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Northern Lights shift further northward – University of Reading

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Northern Lights shift further northward

Release Date 09 August 2005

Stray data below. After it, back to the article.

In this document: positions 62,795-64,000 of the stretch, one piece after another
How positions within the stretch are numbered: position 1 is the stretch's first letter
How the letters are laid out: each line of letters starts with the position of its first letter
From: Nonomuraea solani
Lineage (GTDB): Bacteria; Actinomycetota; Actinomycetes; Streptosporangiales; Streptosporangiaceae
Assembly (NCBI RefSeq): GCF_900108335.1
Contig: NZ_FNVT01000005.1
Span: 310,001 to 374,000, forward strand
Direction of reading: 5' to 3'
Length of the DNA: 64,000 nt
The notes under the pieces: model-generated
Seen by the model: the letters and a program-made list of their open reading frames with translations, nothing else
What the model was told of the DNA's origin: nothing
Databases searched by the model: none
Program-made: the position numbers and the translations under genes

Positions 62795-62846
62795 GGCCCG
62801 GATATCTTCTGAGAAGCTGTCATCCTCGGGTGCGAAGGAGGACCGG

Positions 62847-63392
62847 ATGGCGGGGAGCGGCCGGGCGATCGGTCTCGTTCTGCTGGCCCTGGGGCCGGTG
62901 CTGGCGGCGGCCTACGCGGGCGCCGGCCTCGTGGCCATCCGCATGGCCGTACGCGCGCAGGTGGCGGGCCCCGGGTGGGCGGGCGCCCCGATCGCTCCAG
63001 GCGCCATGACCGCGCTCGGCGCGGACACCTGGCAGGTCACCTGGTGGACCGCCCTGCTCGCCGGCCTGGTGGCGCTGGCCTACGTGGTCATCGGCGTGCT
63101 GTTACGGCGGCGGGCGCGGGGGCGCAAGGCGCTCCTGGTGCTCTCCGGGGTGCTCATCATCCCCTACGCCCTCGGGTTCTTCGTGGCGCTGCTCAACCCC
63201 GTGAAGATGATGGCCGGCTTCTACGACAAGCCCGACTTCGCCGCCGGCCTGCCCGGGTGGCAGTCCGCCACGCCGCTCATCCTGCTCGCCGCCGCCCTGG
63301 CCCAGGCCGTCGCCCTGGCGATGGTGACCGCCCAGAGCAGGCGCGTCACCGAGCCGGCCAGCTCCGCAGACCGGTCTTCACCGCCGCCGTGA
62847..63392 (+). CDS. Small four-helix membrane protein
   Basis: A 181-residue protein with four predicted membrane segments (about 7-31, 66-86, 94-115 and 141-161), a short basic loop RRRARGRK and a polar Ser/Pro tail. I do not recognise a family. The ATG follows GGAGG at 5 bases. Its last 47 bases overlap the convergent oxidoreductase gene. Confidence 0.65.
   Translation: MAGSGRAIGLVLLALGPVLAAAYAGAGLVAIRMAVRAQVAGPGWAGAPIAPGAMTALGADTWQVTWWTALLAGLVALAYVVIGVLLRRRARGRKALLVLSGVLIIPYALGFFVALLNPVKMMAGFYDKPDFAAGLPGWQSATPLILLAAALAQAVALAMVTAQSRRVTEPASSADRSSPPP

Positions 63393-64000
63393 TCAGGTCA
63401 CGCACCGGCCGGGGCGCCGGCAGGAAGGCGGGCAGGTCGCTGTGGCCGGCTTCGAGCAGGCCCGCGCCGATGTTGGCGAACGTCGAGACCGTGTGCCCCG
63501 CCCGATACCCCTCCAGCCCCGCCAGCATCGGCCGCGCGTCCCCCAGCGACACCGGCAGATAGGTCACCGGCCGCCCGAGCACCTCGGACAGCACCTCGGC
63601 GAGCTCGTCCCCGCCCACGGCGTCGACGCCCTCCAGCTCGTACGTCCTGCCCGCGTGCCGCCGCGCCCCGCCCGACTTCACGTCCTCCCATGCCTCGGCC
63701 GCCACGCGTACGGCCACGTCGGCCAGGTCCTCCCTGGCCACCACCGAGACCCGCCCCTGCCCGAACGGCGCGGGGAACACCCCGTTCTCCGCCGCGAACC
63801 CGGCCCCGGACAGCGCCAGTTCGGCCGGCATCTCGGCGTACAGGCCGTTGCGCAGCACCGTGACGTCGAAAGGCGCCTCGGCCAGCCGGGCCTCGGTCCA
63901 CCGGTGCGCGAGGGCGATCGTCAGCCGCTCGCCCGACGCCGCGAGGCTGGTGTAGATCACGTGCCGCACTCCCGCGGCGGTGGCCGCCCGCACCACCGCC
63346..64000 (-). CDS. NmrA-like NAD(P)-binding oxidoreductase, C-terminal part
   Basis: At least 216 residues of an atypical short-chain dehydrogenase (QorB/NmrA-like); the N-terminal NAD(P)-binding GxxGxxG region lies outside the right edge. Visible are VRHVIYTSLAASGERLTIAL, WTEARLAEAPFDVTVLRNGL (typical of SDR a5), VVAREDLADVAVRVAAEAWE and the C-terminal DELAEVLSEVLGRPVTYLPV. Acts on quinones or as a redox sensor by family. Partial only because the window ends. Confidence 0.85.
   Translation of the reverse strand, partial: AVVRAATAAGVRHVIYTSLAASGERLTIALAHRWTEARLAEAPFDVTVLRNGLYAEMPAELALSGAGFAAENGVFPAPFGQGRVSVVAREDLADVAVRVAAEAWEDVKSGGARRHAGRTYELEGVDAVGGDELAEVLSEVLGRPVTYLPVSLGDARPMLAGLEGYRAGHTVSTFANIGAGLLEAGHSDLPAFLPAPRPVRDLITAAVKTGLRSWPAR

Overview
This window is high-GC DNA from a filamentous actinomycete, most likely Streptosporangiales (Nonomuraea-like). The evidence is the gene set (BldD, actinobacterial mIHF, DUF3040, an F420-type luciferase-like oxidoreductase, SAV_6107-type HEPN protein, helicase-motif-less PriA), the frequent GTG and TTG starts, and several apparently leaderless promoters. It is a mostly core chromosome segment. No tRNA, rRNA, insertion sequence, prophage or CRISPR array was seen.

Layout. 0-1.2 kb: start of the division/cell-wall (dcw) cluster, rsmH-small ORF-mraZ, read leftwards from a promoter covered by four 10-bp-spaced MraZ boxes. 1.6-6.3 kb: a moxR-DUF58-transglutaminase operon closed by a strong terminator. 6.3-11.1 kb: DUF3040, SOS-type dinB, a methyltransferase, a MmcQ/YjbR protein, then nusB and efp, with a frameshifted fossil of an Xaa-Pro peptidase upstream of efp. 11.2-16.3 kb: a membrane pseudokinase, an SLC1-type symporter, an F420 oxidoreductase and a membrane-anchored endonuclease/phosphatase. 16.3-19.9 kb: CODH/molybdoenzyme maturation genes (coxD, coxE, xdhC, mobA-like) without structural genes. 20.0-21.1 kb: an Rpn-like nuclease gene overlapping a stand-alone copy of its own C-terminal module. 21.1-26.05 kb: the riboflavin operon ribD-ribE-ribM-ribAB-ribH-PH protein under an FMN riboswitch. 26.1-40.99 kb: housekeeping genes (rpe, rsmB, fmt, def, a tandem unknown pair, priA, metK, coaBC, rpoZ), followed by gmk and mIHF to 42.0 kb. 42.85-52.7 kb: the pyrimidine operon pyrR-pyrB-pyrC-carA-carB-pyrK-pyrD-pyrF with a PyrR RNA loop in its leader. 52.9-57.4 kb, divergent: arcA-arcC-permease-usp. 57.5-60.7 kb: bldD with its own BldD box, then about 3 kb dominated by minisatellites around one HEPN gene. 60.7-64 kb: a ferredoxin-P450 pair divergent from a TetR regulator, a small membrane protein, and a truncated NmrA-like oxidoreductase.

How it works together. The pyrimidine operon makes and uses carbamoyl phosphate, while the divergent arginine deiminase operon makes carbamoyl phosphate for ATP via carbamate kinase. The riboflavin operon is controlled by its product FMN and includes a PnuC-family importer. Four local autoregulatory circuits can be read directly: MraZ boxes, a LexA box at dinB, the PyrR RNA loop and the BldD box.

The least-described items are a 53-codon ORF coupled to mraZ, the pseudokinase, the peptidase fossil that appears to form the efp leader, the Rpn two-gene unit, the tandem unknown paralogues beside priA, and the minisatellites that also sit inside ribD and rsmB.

Photograph of the Northern LightsA remarkable diary of an 18th Century Gloucestershire apothecary has yielded new scientific information on the upper atmosphere – namely that the Aurora Borealis, or Northern Lights as they are popularly known, have moved north over the last two centuries. The diary of Thomas Hughes was known for its records of rainfall and temperature in his home town of Stroud, but a chance examination of the diary led Dr Giles Harrison, an atmospheric scientist in the Department of Meteorology, to realise that it also contained records of the aurora borealis. "As well as the meteorological records, Hughes' diary was just full of other carefully-observed scientific material," said Dr Harrison. "It mentioned eclipses, an earthquake and an outbreak of smallpox. But I also noticed that it frequently contained the abbreviation 'AB', which indicated that he had observed the Aurora Borealis." Comparing the 71 dates on which Hughes' diary reported an aurora borealis between 1771 and 1813, Dr Harrison found that many coincided with established European auroral sightings. Dr Harrison studied the number of aurorae in different months, and found a pattern now characteristic of locations further north than Stroud. From this he deduced that the area in which the aurora can be seen – the auroral zone – has moved north since Hughes' time. Dr Harrison said: "I was initially astonished that aurorae were visible on so many nights in a southerly part of the UK. Although light pollution often prevents aurora being seen there now, I wondered if the location of the auroral zone itself might also have changed. Hughes' diligent observations show that it has." The work is reported in the August edition of Astronomy and Geophysics, published by the Royal Astronomical Society. end Notes for Editors • Aurora produce intricate blue or green patterns in the night sky at heights of 80 to 100km, well above clouds. The aurora borealis can sometimes be seen on clear nights in the northern UK and Scandinavia. Aurorae in the southern part of the UK are rare. • Knowledge of the aurora provides scientists with nformation about the activity of the sun, and the Earth's magnetic field. Changes in the sun have been suggested to produce small changes in weather and climate. • Thomas Hughes' diary belongs to the Royal Meteorological Society. It consists of three bound volumes, kept by the National Meteorological Archive in Exeter. • Dr Giles Harrison is Senior Lecturer in Atmospheric Physics at the Department of Meteorology, The University of Reading, a world-leading centre of excellence in the atmospheric sciences. For more information see: http://www.met.rdg.ac.uk. Contact For media enquiries only, please contact Craig Hillsley, the University press officer. T: 0118 378 7388 E: c.hillsley@rdg.ac.uk

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